Wednesday, May 12, 2010
Monday, April 19, 2010
In those green-pastured mountains of Fotta-fa-Zee everybody feels fine at a hundred and three 'cause the air that they breath is potassium-free and because they chew nuts from a Tutt-a-Tutt Tree. This gives strength to their teeth, it gives length to their hair, and they live without doctors, with nary a care.
And you'll find yourself wishing that you were out there in Fotta-fa-Zee and not here in this chair in the Golden Years Clinic on Century Square for Spleen Readjustment and Muffler Repair.
Just why are you here? You're not feeling your best ... you've come in for an Eyesight and Solvency Test.
And if you're the type that gets finicky-finick, at this point you'll try to get out of that clinic. But they will out wit you as quick as a wink! The Quiz-Docs will catch you! They'll start questionnairing!
They will ask you point blank, how your parts are all fairing.
And your grandfather's parts. And Please try to recall if your grandma hurt most in spring or fall. Did your cousins have dreadful wild nightmares at night? Did they suffer such ailments as Bus Driver's Blight, Chimney Sweep's Stupor, or Prune Picker's Plight? And describe the main cause of your uncle's collapse. Too much alphabet soup? Or martinis. perhaps?
And the next thing to know, when you've finished that test, is somehow you've lost both your necktie and vest and an Ogler is ogling your stomach and chest.
Your escape plans have melted! You haven't a chance, for the next thing you know, both your socks and your pants and your drawers and your shoes have been lost for the day. The Oglers have blossomed like roses in May! And silently, grimly, the ogle away.
What those Oglers have learned they're not ready to tell Clinicians don't spout their opinions pell-mell. So you're back with the vestibule fish for a spell. Norval won't bring you comfort, you know. But he's quite sympathetic as Clinic Fish go.
There you'll sit several hours, growing tenser each second, fearing your fate will be worse than you reckoned, till finally Miss Becker, your beckoner beckons...
... to a booth where the WOrld-Reowned Ear Man, Von Crandell, has perfected a teast know as Bellows and Candle. If wind from the bellow can't blow out the flame, you failed! And you're going to be sorry you came.
You'll be told that your hearing's so murky and muddy, your case calls for special intensified study. They'll test you with noises from far and from near and you'll bet a black mark for the ones you can't hear. Then they will say, "My dear fellow, you're deafer than most. But there's still hope, since you're not quite as deaf as a post. We'll study your symptoms. We'll give you a call. In the meantime, go back and sit down in the hall."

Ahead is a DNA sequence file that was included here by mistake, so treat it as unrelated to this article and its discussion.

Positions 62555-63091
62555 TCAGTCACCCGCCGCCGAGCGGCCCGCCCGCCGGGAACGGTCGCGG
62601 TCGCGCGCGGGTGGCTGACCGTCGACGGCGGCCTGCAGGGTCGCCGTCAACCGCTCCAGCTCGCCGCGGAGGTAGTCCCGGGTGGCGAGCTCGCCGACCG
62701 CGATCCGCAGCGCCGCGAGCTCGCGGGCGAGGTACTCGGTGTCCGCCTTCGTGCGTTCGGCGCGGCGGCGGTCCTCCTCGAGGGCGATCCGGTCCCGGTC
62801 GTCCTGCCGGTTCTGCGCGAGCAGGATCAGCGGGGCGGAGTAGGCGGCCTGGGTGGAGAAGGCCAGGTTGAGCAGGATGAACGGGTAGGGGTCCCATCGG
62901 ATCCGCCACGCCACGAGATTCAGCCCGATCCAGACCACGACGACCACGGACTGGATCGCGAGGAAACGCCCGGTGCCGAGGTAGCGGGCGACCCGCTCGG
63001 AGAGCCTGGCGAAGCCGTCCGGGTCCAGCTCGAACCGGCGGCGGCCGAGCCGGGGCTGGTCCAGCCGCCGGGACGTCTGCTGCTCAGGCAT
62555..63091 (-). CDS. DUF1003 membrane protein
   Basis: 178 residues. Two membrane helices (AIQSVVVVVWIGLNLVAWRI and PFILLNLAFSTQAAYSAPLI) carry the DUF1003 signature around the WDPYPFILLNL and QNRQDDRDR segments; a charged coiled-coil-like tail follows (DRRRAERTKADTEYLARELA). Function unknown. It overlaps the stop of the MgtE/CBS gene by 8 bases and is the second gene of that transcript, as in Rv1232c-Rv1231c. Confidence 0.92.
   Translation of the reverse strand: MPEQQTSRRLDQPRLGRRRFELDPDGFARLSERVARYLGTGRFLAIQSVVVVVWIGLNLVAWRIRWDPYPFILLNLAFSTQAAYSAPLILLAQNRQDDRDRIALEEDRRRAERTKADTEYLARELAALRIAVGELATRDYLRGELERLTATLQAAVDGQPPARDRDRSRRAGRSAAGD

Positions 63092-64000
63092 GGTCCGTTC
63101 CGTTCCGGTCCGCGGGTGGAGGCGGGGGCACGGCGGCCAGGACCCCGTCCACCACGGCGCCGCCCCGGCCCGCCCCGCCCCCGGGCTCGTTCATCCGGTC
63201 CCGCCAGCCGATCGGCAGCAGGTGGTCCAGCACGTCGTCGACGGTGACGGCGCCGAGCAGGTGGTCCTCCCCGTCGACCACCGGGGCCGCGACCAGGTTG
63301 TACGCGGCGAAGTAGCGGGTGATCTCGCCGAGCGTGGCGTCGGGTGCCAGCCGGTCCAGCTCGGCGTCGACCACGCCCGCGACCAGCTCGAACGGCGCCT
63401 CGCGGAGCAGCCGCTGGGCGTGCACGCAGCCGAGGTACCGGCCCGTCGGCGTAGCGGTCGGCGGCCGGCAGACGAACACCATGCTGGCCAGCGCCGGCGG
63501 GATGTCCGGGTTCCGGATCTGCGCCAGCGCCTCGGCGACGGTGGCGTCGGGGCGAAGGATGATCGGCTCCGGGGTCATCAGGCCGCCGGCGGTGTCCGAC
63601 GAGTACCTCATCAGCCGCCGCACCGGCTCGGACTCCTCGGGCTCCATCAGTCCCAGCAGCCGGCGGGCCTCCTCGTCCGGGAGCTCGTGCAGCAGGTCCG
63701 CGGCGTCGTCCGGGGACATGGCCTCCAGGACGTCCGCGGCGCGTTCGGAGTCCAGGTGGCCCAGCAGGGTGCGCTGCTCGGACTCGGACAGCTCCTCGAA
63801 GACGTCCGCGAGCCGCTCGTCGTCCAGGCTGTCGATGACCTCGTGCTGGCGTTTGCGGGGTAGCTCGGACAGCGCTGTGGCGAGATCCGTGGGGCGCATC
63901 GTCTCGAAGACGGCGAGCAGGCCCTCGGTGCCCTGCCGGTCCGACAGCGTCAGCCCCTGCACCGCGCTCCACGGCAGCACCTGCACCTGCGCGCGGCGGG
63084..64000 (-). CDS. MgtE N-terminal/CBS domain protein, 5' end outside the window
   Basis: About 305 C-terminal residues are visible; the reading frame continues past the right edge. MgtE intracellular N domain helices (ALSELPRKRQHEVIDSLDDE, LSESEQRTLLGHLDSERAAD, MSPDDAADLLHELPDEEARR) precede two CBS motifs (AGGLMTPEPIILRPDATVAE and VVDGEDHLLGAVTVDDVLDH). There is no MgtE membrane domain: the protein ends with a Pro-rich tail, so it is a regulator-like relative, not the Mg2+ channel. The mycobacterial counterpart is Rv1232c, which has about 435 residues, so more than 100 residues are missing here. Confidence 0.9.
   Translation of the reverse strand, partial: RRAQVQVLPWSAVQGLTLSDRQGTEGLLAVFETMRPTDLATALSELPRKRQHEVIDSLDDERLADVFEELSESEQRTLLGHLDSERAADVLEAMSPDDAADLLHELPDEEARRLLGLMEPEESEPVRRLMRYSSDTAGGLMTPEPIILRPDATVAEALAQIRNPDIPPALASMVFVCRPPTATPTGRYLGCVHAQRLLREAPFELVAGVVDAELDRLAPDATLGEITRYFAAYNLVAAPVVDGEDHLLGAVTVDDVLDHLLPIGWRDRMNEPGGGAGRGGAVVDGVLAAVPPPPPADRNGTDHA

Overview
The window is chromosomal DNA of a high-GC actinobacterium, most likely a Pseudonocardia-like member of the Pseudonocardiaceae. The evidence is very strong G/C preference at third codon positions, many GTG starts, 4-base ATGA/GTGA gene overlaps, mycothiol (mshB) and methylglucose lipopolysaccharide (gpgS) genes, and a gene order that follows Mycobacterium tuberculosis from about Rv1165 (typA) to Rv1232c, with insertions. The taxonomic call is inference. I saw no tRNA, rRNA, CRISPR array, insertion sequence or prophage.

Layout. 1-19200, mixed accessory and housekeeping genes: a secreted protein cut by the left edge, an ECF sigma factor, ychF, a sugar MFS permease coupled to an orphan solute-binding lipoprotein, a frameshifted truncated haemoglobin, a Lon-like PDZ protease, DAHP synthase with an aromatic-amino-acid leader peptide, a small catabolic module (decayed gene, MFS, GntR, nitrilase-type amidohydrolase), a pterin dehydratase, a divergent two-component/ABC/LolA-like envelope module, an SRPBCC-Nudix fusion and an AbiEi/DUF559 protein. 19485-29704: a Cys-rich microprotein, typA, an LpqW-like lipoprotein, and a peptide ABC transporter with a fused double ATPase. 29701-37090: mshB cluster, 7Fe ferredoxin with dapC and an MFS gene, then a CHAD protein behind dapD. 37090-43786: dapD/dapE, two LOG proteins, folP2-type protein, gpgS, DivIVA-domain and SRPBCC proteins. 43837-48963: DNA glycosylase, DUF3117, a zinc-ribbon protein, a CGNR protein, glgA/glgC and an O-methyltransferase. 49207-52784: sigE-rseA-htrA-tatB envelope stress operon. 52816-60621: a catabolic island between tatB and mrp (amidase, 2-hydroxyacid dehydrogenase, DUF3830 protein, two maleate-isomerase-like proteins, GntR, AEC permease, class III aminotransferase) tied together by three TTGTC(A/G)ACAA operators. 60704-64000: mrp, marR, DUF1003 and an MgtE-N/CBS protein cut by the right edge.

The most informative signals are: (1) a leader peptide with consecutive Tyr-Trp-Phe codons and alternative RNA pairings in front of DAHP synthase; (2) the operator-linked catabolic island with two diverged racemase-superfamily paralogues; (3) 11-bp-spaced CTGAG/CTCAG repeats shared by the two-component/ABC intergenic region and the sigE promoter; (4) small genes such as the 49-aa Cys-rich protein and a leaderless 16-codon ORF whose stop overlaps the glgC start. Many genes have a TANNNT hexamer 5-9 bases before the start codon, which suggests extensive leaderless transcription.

So you'll find yourself talking to Norval once more. And Norval will think you're a bit of a bore because Norval has heard the same stories before.
To this fish you'll become a plain pain in the neck while you wait, once again, for Miss Becker to beck.
But Miss Becker won't come. With great swish and great swank a wheelchair will come! You've gained status and rank! And Whelden the Wheeler will say with great pride: "You have qualified, sir. You are now certified as a VIP Case. You're entitled to ride! Through thin and through thick I'll be at your back side."
Dear Whelden will show you great sights as you go: Right now you are riding down Stethoscope Row. And I know that, like all our top patients, you're hoping to get yourself stethed with some fine first class scoping. So I'm sure you'll be simply delighted to hear that in the Internal Organs Olympics last year Doctors Schmidt, Smoot, Sinatra, Sylvester, and Fonz won fifteen gold medals, nine silvers, six bronze! For the moment, however, we'll by-pass this bunch. There is plenty of time to see them after lunch.
You must see Dr. Pollen, our Allergy Whiz, who knows every sniffle and itch there is. Dr. Pollen will find, as he works on your case, if the face powder's wrong on your stepsister's face. He will check your reactions to thumb tacks and glue, catcher's mitts, leaf mold, and cardigans, too, nasturtiums and marble cake, white and blue chalks, anthracite coal and the feathers of hawks. Also corn on the cob. Also buffalo grease and how you react when you're stared at by geese. He'll take copious notes. Then I'll hazard a guess that he'll send you downstairs to see Dr. Van Ness.
Van Ness has enjoyed a high rate of success in his pioneer work in the Study of Stress. So, you can be sure, he will stress you a trifle, then he'll send you around to see Dr. Van Eiffel.
Dietician Von Eiffel controls the Wuff-Whiffer our Diet-Devising Computerized Sniffer on which you just simply lie down in repose and sniff at a good food as it goes past your nose. Fromcaviar souffle to caribou roast, from pemmican patties to terrapin toast, he'll find out by Sniff-Scan the foods you like most.